Sun. Keeps us warm, brings us light and ruining our pictures since, well ever!
Well no more. Once you learn what about to explain below, you will never again fear the sun or get bummed if you have to shoot under harsh light.
Get your notepads and your cameras and let's start!
The first and easiest technique that I use is the following:
- I make sure to spot something to obstract the sun, but not completly, not to hide the sun completly, just to be there, covering a part of it.
This will help in 2 ways:
- will help you create the sunray effect
- will minimize the light in your frame
3. Next aim for a shadow part of your frame. Not the darkest, but also not the sky. Then make the click. Don't worry that the shadows are dark and you cant see details or if the sky is blown out.
4. Now lets open our editing app. I prefer to use Lightroom , but it will be the same in any platform, since our adjustments are going to be pretty basic. Your RAW file will look something like this:
The shadows are harsh and the left corner kind of over blown. Let's see how to correct this in 6 steps!
You will need to do 6 things:
- Icrease the contrast
- Decrease the highlights
- Increase the shadows
- Decrease the whites
- Decrease the blacks
- Increase the brightness very little
That way you will have enough details from the shadows the blown highlights are gonna get some shape and be minimilized and you will have enough contrast in your image.
All these depend on your editing style ofcourse, you might like it as it is or whatever. But with these adjustments you will be able to attain the most details out of your picture.
A simillar effect can be achieved with gradient filters on lightroom, but this is available on the paid version, so i won't go over it, leave a comment below if you want some tips about that.
A second technique is to use ND gradient filters.
These, simply put are like degrade sunglases for your camera. The dark part will make the sky and sun darker, so they won't be overblown and at the same time will have no affect on the other half, making it able for you to capture the details in the shadows.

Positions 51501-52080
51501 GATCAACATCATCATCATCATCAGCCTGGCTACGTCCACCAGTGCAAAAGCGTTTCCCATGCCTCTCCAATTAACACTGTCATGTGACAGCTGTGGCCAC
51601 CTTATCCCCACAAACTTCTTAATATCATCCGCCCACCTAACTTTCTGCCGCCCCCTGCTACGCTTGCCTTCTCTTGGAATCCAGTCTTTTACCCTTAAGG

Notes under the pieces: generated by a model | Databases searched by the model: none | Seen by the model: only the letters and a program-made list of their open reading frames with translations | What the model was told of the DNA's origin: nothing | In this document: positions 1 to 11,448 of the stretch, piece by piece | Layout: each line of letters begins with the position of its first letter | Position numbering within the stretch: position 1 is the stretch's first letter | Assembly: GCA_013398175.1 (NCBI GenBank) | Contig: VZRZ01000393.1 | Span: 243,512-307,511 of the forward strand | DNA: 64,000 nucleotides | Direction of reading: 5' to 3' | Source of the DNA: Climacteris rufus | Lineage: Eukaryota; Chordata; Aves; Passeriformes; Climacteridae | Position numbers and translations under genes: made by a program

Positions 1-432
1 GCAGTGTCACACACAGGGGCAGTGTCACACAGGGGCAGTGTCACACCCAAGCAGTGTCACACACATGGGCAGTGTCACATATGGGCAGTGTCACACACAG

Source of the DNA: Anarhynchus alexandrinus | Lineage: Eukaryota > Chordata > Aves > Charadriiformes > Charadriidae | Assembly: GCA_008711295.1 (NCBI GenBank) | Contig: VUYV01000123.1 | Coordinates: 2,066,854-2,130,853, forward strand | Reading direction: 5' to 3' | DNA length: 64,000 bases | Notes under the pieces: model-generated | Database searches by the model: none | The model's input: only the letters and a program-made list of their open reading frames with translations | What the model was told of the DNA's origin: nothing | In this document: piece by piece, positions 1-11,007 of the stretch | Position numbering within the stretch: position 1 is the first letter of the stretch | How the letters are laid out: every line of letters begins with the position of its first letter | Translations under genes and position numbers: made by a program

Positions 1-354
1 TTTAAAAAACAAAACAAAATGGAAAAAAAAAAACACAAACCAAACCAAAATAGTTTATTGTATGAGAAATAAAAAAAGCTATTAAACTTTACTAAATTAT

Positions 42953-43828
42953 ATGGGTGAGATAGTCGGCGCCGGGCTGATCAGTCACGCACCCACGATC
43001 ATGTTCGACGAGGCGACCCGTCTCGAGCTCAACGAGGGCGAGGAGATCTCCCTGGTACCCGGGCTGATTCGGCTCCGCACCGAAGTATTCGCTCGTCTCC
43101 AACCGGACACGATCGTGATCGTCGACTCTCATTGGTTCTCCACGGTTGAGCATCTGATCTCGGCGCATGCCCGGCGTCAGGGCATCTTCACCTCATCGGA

They can be used in various situations and help you be creative with long exposure shots that will give another feeling to your pictures.
More about filters on a later post.
Bear in mind though that these come with a price, usually high since you are going to need the adaptor to fit them in your lens and the filters themself that aren't cheap. It also take time to set them up and will take more space in your bag, so choose carefully.
The third technique, aplies mostly to small subjects and portraits.
Using a reflector/difuser, comes quite handy when shooting in bight sun.
You can use it to create a shadow, or to diffuse the light and make it softer on your subject. They are easy to carry , pretty inexpensive but you will probably need some one to help you by holding them.
Last but not least, some general tips that will make your life easy are:
- Always have your lenshood on the lens to avoid as much as possible excessive flaring, unless thats what you are going for.
- Look for shadows to create cotrnast and minimize the light.
- Use anything in your disposal to diffuse the light, like trees or windows, or anything that you can find, that will help you create some shadow.
- Don't shoot under bright sunlight. Plan your shooting and go either during golden hour or during blue hour. But if you have to or you won't have another chance, try to utilise these tips to make the most out of our shot.